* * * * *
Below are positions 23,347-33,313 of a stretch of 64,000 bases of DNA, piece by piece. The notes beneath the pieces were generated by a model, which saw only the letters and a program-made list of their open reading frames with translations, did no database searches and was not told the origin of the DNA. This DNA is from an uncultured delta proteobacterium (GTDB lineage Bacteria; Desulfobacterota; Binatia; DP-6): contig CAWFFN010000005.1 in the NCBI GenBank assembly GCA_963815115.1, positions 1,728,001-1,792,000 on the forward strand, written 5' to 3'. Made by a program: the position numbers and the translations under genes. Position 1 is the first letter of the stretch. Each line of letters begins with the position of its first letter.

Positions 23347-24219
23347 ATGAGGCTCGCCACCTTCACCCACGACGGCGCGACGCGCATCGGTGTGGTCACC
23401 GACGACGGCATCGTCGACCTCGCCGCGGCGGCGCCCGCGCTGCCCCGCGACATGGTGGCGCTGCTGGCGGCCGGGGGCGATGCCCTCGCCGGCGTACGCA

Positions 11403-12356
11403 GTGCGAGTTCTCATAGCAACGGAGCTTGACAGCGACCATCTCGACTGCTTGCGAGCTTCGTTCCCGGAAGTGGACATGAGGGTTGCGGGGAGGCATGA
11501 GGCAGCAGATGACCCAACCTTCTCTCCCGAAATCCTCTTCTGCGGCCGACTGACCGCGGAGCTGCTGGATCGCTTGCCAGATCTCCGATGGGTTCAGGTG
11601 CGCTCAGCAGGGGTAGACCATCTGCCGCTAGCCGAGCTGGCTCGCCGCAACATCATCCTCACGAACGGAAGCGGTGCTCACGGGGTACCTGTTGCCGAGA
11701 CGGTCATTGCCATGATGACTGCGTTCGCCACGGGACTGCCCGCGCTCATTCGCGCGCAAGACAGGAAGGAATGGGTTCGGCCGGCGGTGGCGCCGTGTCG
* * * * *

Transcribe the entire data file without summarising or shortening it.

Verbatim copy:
Below are positions 23,347-33,313 of a stretch of 64,000 bases of DNA, piece by piece. The notes beneath the pieces were generated by a model, which saw only the letters and a program-made list of their open reading frames with translations, did no database searches and was not told the origin of the DNA. This DNA is from an uncultured delta proteobacterium (GTDB lineage Bacteria; Desulfobacterota; Binatia; DP-6): contig CAWFFN010000005.1 in the NCBI GenBank assembly GCA_963815115.1, positions 1,728,001-1,792,000 on the forward strand, written 5' to 3'. Made by a program: the position numbers and the translations under genes. Position 1 is the first letter of the stretch. Each line of letters begins with the position of its first letter.

Positions 23347-24219
23347 ATGAGGCTCGCCACCTTCACCCACGACGGCGCGACGCGCATCGGTGTGGTCACC
23401 GACGACGGCATCGTCGACCTCGCCGCGGCGGCGCCCGCGCTGCCCCGCGACATGGTGGCGCTGCTGGCGGCCGGGGGCGATGCCCTCGCCGGCGTACGCA

Positions 11403-12356
11403 GTGCGAGTTCTCATAGCAACGGAGCTTGACAGCGACCATCTCGACTGCTTGCGAGCTTCGTTCCCGGAAGTGGACATGAGGGTTGCGGGGAGGCATGA
11501 GGCAGCAGATGACCCAACCTTCTCTCCCGAAATCCTCTTCTGCGGCCGACTGACCGCGGAGCTGCTGGATCGCTTGCCAGATCTCCGATGGGTTCAGGTG
11601 CGCTCAGCAGGGGTAGACCATCTGCCGCTAGCCGAGCTGGCTCGCCGCAACATCATCCTCACGAACGGAAGCGGTGCTCACGGGGTACCTGTTGCCGAGA
11701 CGGTCATTGCCATGATGACTGCGTTCGCCACGGGACTGCCCGCGCTCATTCGCGCGCAAGACAGGAAGGAATGGGTTCGGCCGGCGGTGGCGCCGTGTCG